Add one more state getting ready to reap the tremendous tax revenue generated by sports betting and this time it is North Dakota. That’s right, a Vegas-style sportsbook, replete with wall-to-wall flat-screen TVs, leather chairs equipped with cell phone charging stations, the obligatory full-service bar, and lounge menu. It’s all ready to roll courtesy of the Dakota Nation Gaming Enterprise.
There will be three sites initially where customers can place their bets, all of which will be operated by the Dakota Nation Gaming Enterprise. Those locations include the Dakota Magic Casino in Hankinson, the Dakota Connection Casino in Sisseton, and the Dakota Sioux Casino in Watertown. The compact the tribe has with the state allows for sports betting but there are pending approvals that will need to be sorted out over the next 30-60 days before it goes live.
Chief Marketing Officer of the Dakota Nation Gaming Enterprise, Rojelio “Ro” Rubio, stated, “In North Dakota, sports betting was negotiated prior and approved in the state gaming compact between the tribal nation and the state. It wasn’t until the Supreme Court ruling that Dakota Magic was able to jump at the opportunity to provide sports betting.”
As for statewide sports betting via a mobile platform, which would allow operators other than tribal nations in on the action, that legislation has yet to pass and is fiercely opposed by the Native American community in North Dakota.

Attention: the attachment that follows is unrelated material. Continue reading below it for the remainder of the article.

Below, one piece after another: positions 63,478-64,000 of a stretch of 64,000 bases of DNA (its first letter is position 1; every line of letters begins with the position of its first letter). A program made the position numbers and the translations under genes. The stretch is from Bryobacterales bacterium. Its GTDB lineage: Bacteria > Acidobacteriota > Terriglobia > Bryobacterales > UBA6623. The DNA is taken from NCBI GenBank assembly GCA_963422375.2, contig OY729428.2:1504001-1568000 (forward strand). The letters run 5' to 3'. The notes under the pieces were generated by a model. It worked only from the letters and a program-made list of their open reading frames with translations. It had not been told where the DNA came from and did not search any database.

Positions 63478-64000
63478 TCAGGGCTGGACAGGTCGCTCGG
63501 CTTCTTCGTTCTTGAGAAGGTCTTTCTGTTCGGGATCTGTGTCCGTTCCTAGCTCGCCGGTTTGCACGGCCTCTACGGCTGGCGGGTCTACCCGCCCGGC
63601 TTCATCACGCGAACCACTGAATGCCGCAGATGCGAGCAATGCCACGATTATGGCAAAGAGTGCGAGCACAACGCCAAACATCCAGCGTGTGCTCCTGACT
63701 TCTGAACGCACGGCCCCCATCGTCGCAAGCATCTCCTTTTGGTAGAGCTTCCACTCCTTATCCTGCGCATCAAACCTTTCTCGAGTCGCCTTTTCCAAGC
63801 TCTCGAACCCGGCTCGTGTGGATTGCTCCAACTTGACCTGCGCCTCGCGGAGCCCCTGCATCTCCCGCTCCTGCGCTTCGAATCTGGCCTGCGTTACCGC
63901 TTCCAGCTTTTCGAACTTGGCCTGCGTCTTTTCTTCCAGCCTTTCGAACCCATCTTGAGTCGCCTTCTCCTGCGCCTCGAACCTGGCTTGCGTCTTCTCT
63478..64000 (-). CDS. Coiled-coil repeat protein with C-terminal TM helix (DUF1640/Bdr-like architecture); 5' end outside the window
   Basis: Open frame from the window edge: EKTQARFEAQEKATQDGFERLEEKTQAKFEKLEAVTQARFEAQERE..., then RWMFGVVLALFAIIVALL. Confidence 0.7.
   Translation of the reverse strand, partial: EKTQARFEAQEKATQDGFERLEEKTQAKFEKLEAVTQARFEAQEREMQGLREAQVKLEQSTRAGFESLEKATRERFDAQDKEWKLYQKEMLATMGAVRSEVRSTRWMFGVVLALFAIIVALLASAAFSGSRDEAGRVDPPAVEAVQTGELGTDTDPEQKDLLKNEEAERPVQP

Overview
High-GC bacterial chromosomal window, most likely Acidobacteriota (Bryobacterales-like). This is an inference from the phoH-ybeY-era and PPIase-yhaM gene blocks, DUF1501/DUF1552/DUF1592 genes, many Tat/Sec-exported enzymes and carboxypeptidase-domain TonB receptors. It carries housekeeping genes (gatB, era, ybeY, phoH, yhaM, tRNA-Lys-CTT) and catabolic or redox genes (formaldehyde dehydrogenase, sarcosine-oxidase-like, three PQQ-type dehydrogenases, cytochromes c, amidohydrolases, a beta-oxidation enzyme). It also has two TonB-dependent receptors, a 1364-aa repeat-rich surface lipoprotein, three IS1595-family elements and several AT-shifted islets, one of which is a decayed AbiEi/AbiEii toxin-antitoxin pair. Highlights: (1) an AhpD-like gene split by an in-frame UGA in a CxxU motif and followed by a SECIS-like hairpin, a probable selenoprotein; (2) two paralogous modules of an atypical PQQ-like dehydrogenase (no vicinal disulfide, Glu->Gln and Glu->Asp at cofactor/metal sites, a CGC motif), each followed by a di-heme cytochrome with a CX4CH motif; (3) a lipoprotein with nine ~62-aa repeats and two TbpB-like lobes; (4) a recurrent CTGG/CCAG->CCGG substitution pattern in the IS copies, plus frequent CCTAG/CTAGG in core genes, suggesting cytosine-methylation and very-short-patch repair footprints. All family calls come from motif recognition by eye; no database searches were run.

The executive director of the Gaming Commission at Spirit Lake, Collette Brown, railed against DraftKings which supported the bill allowing statewide gaming, stating, “DraftKings don’t care (about North Dakota), they are trying to maximize their profits,” she said. “We shouldn’t send gaming revenue to the New York Stock Exchange.”
Cynthia Monteau, the Executive Director of United Tribes Gaming Association, offered her opinion against the bill allowing outside operators, “Gaming is, in most cases, our sole source of revenue for jobs and economic development,” Monteau said. “H.B. 1234 is an expansion of gaming outside of tribal casinos, and we are adamantly opposed.”
And while many North Dakota legislators support the tribal communities and want to limit the length and breadth of sports betting in the state, others believe it would be a revenue enhancement with little deleterious societal effects. The sponsor of the most recent sports betting bill, Representative Jim Kasper, has not only defended the premise of statewide gaming but has been its chief advocate.
Kasper countered his colleagues’ skepticism when he said, “The people of North Dakota are already sports betting. They find ways to do it. I’m saying we legalize it in our state, and we tax it so that we have the benefit of what’s already happening for the citizens of our state and our state coffers.”
Kasper was clearly referencing the illegal bookmaking currently underway in North Dakota from which the state derives no tax revenue. The debate over an online platform for mobile betting will be ongoing discussion but for now, North Dakotans will soon have brick-and-mortar venues to sate their sports betting appetites.